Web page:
For some reason, this week, I felt Netflix calling my name. I saw all of the memes and witty articles going around and I decided to watch, “To All The Boys I’ve Loved Before.” It was alright; though predictable and cliche. Entertaining, at least, but it definitely got me searching for more in the Teen RomCom genre.
So, next up I indulged in teen RomCom, “The Kissing Booth,” and since watching it, I just can’t get out of my own high school feels.
The two Netflix Original movies have some similarities with each other. Both feature a cute and quirky female lead character. Both female leads have a male bestie. Both have lost their mother (why’s the mother always have to die, though?) And the main similarity… in the end, both lead characters win over the popular jock.
But my question is: Why is he worth winning? Why is the popular jock the prize?
I don’t want to rip into “To All The Boys I’ve Loved Before,” too much because it was okay. But, “The Kissing Booth” was horrifying, so let’s get to it. The most horrifying part of “The Kissing Booth” is that the lead, Elle, accepts a date from a young man who has assaulted her. ACCEPTS A DATE! And, to make it worse, the young man who, in the end, will be her boyfriend, tells her she was asking for trouble. ASKING FOR IT! This, in itself, could be an entire post so I will leave it for another day.
The issue at hand for today is the relationship between handsome jock, Noah, and naïve, quirky, Elle. And why Noah would ever be considered such a prize in the first place.
When I said that this movie got me stuck in my feels, it is true. And the reason is that my own high school romance played out just like a teen RomCom. The problem is, these teen RomComs, for the most part, end as the relationship is blossoming. You don’t see how it deteriorates and the long-term damage or pain this may cause.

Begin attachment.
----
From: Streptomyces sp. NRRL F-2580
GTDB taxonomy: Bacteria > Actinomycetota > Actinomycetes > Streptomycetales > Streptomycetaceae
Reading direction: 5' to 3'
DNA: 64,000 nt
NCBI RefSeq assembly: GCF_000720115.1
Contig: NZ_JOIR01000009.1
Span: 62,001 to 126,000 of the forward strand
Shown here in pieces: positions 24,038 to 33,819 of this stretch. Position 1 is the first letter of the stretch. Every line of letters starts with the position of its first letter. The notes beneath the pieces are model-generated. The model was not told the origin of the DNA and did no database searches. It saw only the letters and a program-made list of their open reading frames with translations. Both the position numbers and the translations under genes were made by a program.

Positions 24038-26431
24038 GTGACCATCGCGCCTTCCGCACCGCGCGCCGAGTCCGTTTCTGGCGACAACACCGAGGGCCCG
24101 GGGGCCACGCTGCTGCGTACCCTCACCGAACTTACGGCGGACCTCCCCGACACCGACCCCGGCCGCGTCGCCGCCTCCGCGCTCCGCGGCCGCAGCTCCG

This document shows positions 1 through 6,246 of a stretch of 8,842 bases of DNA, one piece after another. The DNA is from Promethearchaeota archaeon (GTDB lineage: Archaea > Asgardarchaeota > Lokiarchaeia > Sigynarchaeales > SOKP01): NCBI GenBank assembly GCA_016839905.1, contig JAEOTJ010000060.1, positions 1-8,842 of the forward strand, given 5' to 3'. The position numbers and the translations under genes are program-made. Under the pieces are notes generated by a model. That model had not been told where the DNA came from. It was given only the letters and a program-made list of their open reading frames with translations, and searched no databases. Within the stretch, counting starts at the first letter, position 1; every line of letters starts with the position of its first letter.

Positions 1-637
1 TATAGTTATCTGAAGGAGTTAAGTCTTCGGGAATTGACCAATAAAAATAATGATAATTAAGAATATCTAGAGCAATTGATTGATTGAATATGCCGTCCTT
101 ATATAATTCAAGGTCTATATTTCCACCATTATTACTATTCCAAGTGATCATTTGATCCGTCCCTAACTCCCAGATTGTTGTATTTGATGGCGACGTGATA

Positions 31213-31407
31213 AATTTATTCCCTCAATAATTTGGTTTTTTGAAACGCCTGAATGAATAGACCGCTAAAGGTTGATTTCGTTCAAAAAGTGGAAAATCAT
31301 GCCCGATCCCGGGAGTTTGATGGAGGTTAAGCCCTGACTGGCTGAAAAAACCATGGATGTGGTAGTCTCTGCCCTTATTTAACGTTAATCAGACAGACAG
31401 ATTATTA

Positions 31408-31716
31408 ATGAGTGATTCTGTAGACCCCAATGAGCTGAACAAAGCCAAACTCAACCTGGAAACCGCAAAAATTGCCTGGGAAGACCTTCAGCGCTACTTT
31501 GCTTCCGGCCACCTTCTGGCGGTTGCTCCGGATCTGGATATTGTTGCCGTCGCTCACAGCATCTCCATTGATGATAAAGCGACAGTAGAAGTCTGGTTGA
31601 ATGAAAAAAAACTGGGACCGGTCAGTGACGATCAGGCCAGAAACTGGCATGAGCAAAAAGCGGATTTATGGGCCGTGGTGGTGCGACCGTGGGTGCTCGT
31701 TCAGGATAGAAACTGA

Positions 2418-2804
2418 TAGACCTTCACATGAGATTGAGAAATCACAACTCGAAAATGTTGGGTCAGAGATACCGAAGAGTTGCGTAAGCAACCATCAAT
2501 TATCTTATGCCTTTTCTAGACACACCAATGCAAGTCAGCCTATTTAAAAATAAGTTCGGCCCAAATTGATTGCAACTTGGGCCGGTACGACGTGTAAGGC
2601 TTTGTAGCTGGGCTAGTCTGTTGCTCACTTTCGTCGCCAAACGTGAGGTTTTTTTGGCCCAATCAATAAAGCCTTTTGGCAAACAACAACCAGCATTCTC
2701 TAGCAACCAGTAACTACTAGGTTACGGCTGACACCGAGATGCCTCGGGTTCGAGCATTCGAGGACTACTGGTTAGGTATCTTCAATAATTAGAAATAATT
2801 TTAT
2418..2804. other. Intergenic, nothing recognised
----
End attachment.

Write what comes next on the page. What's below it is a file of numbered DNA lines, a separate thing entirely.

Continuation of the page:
In high school, I was neither popular nor nerdy. I was cute, quirky, naive, sheltered, and awkward in the funniest possible way. Though the show did not exist when I was a teen, in my 20’s when “The New Girl” premiered, I often received calls and texts from friends and acquaintances who thought the show could be an actual documentary about me (just to give you a visual). But, back to high school. I had the obligatory male bestie that I always hung out with. I didn’t date and was likely completely oblivious to any guy even remotely interested in me.
When I was 16, a friend set me up with one of her coworkers so that I’d have a date to our Junior Ring Dance. The entire scenario was straight out of a teen RomCom. We did not hit it off. We had a comically awkward time at the dance and I figured I’d never see him again. But, alas, I was a cheerleader and he was a jock at our rival high school. We had multiple comical, clever, charming run-ins over the course of the next few months. I ultimately won him over with my quirky good-girl charm. The entire situation culminated in late winter of that year with cheesy banter I can still remember and a kiss right out of the movies.
And, if this were a teen romcom, that is where the story would end. The female lead won over the popular jock and they kissed under the twinkling stars. That’s a wrap, roll credits.
But for me, this story went on for 4 more years.
Just like Noah in “The Kissing Booth,” my popular jock boyfriend was controlling. When I think back on it, now, the first sign of his control showed in my weight loss. I was petite to start with, and between my junior and senior year of high school, I dipped well below 100 lbs. By the spring of my senior year, I couldn’t donate blood in the school blood drive because my BMI was too low (donating blood was a rite of passage for most seniors at our school as they were over 18 and able to leave school for the day after donating.)
While Noah tried to control Elle’s behavior; my boyfriend controlled my confidence and the way I dressed. He ridiculed me if I wore something he deemed too tight or too short. I was called chubby (I was NOT chubby.) His behavior was all strategic, I know now, but when you are in a relationship like this, you often don’t see what is really going on.